2. Focus on what you have completed

Most of time over workers look at their to-do list and focus on how long it is. It seems impossible to do everything they need to or want to do. Instead, focus on what you were able to get done each day. Be grateful for everything you were able to accomplish.

3. Delegate and ask for help

As an over achiever it’s easy to get sucked into the trap of thinking that you are the only one who can accomplish a particular task or project. But is that really true? Most of the time there is something you can do to delegate or ask for help. Even if you think it will take you longer to teach someone else, you will reap the rewards the next time you have to do that project.

4. Let Go, let go, and then let go some more

For all my perfectionists out there, you must learn to let go. What is it on the list that doesn’t really need to get done? What can you scale back? Instead of throwing your child an elaborate party making you can opt for pizza at the pool instead. It might not be your first choice but most of the time you are not drastically changing the outcome by scaling back.

5. Figure out what you love

Overworking can be a distraction from your real life. You end up with little time to do anything else, except work. As a result many women don’t even know what they would do with themselves if they weren’t working. So make a list of everything you’ve wanted to do. Read that book. Go to that show. Take a nap. It can be very simple but you just need to know how you will be spending your time so you can consciously choose a more enjoyable activity instead of working.

6. Set up Accountability

Don’t just pray that your will power will keep you from over-working, enlist a friend or partner to hold you accountable. When I wanted to cut back my hours I asked my husband to call me at 6 (which felt much more reasonable than 5) to help me get out of the office. He’d stay on the phone bugging me to leave until I actually got up out of my chair and was headed to the car.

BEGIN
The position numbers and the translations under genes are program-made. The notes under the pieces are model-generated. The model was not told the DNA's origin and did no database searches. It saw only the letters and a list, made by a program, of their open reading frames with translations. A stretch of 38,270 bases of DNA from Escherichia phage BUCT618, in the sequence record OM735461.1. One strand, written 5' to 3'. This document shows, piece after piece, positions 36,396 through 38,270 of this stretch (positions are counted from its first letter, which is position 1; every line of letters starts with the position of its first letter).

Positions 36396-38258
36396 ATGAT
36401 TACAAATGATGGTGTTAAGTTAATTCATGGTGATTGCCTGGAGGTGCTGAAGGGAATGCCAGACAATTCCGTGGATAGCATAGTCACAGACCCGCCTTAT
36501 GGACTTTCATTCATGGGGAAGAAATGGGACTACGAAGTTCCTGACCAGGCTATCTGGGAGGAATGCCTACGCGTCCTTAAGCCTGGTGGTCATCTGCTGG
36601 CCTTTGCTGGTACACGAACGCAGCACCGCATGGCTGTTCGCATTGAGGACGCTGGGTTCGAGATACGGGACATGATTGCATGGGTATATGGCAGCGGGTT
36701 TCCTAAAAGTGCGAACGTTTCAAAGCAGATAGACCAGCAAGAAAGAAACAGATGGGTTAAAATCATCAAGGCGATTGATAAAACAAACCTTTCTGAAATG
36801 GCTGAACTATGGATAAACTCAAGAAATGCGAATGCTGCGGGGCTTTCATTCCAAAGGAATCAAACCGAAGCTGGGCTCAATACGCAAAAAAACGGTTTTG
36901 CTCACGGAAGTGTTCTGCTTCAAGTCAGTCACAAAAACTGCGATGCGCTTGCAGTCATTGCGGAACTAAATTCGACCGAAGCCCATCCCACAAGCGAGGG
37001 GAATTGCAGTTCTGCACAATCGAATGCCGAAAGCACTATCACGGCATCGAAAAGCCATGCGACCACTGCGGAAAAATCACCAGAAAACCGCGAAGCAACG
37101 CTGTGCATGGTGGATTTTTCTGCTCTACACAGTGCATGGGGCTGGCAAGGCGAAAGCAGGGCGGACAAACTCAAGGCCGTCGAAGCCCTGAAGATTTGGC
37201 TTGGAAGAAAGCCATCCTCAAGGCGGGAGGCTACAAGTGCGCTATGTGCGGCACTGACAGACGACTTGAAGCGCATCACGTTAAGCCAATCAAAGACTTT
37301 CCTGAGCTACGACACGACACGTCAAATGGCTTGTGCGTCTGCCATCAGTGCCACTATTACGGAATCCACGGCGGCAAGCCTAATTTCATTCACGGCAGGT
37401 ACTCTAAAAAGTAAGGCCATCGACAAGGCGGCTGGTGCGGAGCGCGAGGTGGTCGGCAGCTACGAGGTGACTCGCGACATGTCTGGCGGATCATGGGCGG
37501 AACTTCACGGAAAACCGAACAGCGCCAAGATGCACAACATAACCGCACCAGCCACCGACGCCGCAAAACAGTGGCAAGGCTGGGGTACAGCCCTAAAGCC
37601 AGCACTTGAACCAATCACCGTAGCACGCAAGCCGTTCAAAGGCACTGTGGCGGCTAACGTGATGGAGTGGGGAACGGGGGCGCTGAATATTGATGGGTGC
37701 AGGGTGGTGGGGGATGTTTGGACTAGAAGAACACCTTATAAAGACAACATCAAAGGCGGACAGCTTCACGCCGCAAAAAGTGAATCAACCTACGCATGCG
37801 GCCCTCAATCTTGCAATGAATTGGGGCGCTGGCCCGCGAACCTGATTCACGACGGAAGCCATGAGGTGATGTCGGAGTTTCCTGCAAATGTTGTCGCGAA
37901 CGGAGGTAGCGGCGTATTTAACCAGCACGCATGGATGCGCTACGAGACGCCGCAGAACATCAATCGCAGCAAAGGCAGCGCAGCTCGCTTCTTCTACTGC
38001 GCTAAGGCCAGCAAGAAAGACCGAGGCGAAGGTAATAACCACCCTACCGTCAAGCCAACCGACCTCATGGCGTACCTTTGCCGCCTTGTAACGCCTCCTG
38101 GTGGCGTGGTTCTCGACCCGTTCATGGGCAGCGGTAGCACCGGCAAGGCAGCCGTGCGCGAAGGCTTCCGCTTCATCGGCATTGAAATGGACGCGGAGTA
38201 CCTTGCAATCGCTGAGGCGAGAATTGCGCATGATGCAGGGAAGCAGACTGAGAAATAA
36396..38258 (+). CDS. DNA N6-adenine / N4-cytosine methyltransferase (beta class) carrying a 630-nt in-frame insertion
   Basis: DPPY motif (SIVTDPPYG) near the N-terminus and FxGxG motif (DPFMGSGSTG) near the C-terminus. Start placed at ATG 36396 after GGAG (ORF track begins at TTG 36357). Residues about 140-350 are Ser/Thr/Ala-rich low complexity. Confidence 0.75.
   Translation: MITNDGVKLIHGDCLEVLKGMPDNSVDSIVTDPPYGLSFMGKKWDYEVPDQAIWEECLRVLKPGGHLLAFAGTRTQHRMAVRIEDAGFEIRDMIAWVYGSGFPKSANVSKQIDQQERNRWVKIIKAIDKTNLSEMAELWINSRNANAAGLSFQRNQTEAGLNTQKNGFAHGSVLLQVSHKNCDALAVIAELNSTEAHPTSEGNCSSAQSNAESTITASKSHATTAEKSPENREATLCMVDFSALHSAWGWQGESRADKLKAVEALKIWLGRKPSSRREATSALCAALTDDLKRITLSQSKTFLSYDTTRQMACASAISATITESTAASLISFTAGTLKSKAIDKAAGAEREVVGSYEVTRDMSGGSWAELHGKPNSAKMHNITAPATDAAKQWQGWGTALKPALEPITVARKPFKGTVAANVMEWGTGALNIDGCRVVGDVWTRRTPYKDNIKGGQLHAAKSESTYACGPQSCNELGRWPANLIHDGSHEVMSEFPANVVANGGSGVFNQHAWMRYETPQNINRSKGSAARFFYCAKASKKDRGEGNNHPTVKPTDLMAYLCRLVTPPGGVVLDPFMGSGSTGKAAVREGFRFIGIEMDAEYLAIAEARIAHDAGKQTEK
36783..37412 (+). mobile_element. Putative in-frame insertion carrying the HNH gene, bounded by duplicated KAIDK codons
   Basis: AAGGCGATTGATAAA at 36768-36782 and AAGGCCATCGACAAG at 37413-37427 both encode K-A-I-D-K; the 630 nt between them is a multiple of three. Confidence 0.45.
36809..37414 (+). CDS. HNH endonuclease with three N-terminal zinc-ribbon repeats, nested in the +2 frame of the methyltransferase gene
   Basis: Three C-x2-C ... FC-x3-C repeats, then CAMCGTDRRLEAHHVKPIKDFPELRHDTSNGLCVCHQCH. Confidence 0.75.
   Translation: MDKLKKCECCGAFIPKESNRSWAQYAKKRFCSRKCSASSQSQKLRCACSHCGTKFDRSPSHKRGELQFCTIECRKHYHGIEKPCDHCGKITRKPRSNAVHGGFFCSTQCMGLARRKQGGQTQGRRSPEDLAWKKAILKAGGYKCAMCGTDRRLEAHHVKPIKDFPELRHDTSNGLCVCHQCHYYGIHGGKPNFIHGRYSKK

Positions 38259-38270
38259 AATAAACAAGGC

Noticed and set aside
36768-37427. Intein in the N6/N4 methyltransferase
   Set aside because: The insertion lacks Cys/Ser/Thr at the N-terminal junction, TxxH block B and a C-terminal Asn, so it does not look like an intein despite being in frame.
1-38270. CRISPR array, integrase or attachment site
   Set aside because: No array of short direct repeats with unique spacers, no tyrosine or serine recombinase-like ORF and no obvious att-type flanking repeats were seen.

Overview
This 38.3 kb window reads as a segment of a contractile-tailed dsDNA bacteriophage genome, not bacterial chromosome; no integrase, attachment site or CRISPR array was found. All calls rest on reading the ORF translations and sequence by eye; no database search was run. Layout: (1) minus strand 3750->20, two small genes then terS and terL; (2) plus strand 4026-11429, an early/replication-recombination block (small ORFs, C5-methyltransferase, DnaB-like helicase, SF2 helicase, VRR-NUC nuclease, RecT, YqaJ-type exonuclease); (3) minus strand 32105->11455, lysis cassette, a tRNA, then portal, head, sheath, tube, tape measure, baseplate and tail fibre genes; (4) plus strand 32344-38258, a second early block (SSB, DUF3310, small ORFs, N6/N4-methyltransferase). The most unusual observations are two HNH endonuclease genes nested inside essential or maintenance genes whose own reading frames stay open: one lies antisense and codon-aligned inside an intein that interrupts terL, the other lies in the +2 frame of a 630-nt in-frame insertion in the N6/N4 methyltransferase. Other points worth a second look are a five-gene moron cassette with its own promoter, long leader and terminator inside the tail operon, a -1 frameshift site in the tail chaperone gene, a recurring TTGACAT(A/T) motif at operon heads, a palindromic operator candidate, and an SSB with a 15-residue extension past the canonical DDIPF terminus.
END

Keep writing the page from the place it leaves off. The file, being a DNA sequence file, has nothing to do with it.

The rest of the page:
As women we are natural givers. And most women are motivated by results. We see our hard work pay off and we think we if only we can do more, then we will feel even better about ourselves. It just doesn’t work this way unfortunately. We end up really disconnected from ourselves and others. Do yourself a favor and choose one of these tips to work on this week. Let us know how it goes in the comments below.



Amanda Sowadski is a Life & Leadership Coach for Ambitious Women and the Founder of the Institute for Feminine Leadership. She helps women live and lead from the heart by tapping into their feminine energy. After nearly 15 years in corporate America, achieving a prestigious position, a great title, and a lucrative paycheck she realized there was so much more to life than work. After reconnecting with her soul she created a whole new model of feminine leadership where women can be free to be themselves and achieve the success they desire. When she's not sharing her insights she's laughing, building forts, and skipping with her daughter and husband in Minneapolis, MN.